Posts Tagged ‘Pat Morita’

December 7, 1941: A Date Which Still Lives in Infamy

Friday, December 7th, 2012

On December 7, 1941, Japanese warplanes attacked the U.S. Naval Base at Pearl Harbor, Hawaii. The following day, The United States declared war on Japan, ushering in America’s involvement in World War II. Many of our interviewees recalled exactly where they were when they learned of the bombing of Pearl Harbor:

Leonard Nimoy on how he learned of the attack:

Ed McMahon on finding out about the bombing of Pearl Harbor from radio:

In the days after December 7, 1941, the federal government ordered 120,000 Japanese-Americans to leave their homes on the West Coast and enter internment camps. George Takei details his experience as a four-year-old boy, forced to leave his Los Angeles home to travel to multiple camps:

And Pat Morita, at nine years old and in the hospital with spinal tuberculosis, was escorted by FBI agents from the hospital to a relocation camp in Arizona:

December 7, 1941: a date that indeed lives in infamy, not only for marking the beginning of the United States’ involvement in armed combat overseas, but also for initiating a period of grave mistreatment of fellow citizens within our own borders.

Click to watch our full interviews with Leonard Nimoy, Ed McMahon, George Takei, and Pat Morita.

Celebrate Movember with TV Legends’ Best Mustaches!

Thursday, November 29th, 2012

We’re nearing the end of Movember, a month when men around the globe raise funds and awareness for men’s health by seeking sponsors to support their mustache-growing efforts. Funds raised in the U.S. support prostate cancer and other cancers affecting men, and in the process, Mo Bros, as they’re called, sport some pretty fantastic mustaches. Inspired by all of the mustached men around, we’ve assembled the Archive of American Television’s Most Memorable Mustaches:

Host Geraldo Rivera

Actor Roscoe Orman

Actor Dennis Franz

Producer Quincy Jones

Actor Dick Van Dyke

Journalist Walter Conkite

Actor Eric Braeden

Cartoonist, and voice of Snoopy Bill Melendez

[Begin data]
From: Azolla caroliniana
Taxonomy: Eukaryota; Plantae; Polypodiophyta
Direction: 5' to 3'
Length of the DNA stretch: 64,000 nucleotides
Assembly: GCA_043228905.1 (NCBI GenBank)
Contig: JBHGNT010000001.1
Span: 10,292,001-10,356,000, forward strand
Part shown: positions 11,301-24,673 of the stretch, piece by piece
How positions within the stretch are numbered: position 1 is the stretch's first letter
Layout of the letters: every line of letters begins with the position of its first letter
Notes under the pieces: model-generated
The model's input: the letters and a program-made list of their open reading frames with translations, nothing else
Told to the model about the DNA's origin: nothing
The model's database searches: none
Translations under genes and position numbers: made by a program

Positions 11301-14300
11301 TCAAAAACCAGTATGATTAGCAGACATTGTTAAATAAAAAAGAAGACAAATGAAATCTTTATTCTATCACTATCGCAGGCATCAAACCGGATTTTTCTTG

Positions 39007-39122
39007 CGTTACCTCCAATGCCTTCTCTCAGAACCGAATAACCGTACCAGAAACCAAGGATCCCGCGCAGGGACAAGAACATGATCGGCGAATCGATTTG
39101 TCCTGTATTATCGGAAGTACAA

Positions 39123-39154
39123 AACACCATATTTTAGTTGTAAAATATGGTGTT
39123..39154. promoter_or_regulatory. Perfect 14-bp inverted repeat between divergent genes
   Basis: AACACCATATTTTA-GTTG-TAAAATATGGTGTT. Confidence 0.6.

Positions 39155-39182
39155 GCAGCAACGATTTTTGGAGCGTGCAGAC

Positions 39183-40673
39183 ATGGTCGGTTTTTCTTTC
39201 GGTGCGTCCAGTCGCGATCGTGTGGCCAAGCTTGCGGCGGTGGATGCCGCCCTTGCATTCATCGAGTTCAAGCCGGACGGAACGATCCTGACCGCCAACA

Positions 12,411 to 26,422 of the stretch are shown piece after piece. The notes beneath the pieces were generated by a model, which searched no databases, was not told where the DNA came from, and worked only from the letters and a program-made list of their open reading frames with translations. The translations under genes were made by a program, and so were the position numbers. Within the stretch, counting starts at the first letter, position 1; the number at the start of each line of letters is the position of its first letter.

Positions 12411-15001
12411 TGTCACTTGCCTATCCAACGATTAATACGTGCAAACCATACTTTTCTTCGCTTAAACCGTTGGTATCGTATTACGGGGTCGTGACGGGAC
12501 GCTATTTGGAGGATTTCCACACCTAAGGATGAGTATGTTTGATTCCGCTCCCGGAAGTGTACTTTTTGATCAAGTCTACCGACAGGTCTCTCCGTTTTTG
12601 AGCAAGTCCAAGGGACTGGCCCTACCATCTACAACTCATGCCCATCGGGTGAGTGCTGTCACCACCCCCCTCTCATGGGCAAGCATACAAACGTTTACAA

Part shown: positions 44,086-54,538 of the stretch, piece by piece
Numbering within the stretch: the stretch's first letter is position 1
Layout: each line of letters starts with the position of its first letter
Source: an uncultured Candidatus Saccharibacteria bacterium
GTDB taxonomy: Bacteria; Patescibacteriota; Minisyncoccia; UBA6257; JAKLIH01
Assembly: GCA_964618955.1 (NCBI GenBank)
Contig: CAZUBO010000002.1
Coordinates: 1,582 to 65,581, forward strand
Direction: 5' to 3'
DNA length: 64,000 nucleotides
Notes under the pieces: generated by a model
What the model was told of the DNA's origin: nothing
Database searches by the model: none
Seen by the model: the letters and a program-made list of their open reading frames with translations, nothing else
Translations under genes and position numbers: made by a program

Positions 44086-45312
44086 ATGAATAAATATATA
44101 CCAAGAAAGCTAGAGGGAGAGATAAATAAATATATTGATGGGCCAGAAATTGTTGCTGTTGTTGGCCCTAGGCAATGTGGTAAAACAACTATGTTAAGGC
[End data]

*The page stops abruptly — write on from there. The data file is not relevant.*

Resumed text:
Executive Ted Turner

Writer/Show creator Vince Gilligan

Actor Pat Morita

Comic Book Creator Stan Lee

Actor Sherman Hemsley

Host Alex Trebek (although he was clean-shaven for our interview, he certainly had one of of TV’s most memorable mustaches)

To make a donation for Movember, click here.

- by Adrienne Faillace

No Heart Attacks, Please, but “Sanford and Son” is Turning 40!

Sunday, January 15th, 2012

Based on the BBC’s Steptoe and Son, Sanford and Son is the creation of producers Bud Yorkin and Norman Lear. Comedian Redd Foxx starred as widower and junk dealer, “Fred G. Sanford,” an Archie Bunker-type curmudgeon, Demond Wilson played his grown son, “Lamont,” and the two lived together and ran the family business in South Central L.A. Fred’s wife had passed away decades before, and his trademark move on the program was to feign a heart attack, grab his chest, and call out, “I’m coming to join you, Elizabeth!” The show aired on NBC from January 14, 1972, to March 25, 1977.

The Archive is honored to have interviewed many of the talented individuals involved with Sanford and Son. Co-creator Norman Lear described to us how he cast the show:

Musician and producer Quincy Jones shared how he composed the show’s theme song:

And actor Pat Morita discussed playing Sanford and Son’s “Ah Chew:”

Learn more about Sanford and Son at our show page.

Watch the intro to Sanford and Son: